Engaged and effective nonprofit board members are the dream of board chairs and executives. “Ah, if only our board members were more engaged….” is a common refrain. “I can’t keep fighting my board,” is another. Board members also have concerns, “I don’t know why we have board meetings: the executive makes the decisions, and expects us to rubber stamp them.”
One perspective reflects a desire for board members to attend meetings regularly, to come prepared, to work with other board members between meetings, and to provide guidance and oversight that reflects a deep understanding of the organization or institution’s work. The second reflects a frustration, usually on the part of an executive, that board members are not in alignment with the executive’s vision and strategies. The third speaks to board members confusion and disengagement.
There is one tactic that can assist with these three challenges: open, honest, in-person communication. Scheduling and thoughtfully preparing for conversations prior to a board meeting can change what happens at the meeting. It sounds simple, but it takes time, requires preparation, and needs to be applied consistently. The following are three suggestions for how to employ this tactic.
First, if you are a board chair make sure you know the vision of your executive. What is she seeking to accomplish? How does she want to accomplish it? What will be the impact? What will it cost? What does she need from the board for the organization or institution to bring her vision to life? Take time to learn her leadership and communication styles. Meet with her regularly and strategize how to best engage the full board and committees in advancing her vision. Work with her to create the board agenda, ensuring the concerns of both board members and the executive are included.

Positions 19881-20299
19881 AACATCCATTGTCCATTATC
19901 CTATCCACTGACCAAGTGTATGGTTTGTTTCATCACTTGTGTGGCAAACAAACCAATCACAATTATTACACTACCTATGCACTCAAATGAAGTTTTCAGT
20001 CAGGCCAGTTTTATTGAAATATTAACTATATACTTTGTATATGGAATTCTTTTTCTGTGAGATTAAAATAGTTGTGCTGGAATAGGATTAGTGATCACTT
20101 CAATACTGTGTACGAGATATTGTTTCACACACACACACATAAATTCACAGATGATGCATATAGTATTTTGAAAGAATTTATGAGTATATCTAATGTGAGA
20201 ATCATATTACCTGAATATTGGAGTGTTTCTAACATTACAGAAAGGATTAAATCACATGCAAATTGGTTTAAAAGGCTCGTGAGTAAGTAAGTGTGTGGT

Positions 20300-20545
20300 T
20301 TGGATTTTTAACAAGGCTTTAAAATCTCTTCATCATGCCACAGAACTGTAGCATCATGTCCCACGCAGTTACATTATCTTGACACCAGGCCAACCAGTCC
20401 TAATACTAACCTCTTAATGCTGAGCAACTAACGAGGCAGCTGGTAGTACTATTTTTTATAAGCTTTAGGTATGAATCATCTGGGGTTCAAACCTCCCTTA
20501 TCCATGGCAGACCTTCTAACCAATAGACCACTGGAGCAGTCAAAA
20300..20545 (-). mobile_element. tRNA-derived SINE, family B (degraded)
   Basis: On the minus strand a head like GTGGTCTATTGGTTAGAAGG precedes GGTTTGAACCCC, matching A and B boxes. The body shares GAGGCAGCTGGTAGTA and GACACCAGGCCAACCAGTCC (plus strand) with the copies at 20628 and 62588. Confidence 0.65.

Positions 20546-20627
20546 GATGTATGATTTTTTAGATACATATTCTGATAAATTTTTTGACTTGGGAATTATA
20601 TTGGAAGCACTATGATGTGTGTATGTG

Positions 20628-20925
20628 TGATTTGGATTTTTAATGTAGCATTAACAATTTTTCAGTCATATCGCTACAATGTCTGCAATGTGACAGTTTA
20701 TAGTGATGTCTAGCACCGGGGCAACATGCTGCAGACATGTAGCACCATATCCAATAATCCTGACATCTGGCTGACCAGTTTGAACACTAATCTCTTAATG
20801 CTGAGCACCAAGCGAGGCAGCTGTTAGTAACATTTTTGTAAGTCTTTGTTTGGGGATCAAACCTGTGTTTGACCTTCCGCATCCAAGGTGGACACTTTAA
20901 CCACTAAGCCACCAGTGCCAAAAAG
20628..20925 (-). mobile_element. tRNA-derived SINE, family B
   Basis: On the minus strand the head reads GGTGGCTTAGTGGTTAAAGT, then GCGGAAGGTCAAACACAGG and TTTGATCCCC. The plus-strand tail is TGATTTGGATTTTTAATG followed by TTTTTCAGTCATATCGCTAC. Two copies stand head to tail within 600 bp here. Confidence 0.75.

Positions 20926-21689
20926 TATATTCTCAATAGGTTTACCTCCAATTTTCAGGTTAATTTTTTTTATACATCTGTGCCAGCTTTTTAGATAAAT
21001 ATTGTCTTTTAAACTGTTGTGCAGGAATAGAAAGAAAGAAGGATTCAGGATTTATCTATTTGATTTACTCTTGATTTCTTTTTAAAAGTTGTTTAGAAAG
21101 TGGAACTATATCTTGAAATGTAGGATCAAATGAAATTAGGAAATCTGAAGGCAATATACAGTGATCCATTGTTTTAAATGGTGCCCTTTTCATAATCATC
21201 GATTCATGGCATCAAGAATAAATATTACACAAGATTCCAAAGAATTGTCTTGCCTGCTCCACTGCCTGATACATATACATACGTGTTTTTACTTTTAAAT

Second, if you are an executive take the time to meet regularly with your board chair, to share your strategic thinking, to ask for counsel, and to provide updates on operations. Form a partnership that acknowledges and respects your board chair’s leadership, vision, expertise and position. Asking for guidance and creating a shared agenda can help surface best thinking and create a strong partnership.
Third, both the executive and the board chair should take time to meet individually with board members prior to each board meeting. This is especially important if the board meets quarterly, or less often. Each of you need to personally share updates, gain insights and involvement from individual board members. Take the time to share organizational updates and challenges, successes, strategies and potential challenges. Listen to each board member’s concerns, interests and ideas. Act on those you can.
It takes time to have these meetings. It also yields results. A nonprofit’s board is one of its most valuable resources. Take the time to strengthen your relationships.
Image courtesy of Ambro / FreeDigitalPhotos.net
Mel and Pearl Shaw are the authors of “Prerequisites for Fundraising Success” and “The Fundraiser’s Guide to Soliciting Gifts.” They provide fundraising counsel to nonprofits. Visit them at www.saadandshaw.com. Follow them on Twitter: @saadshaw.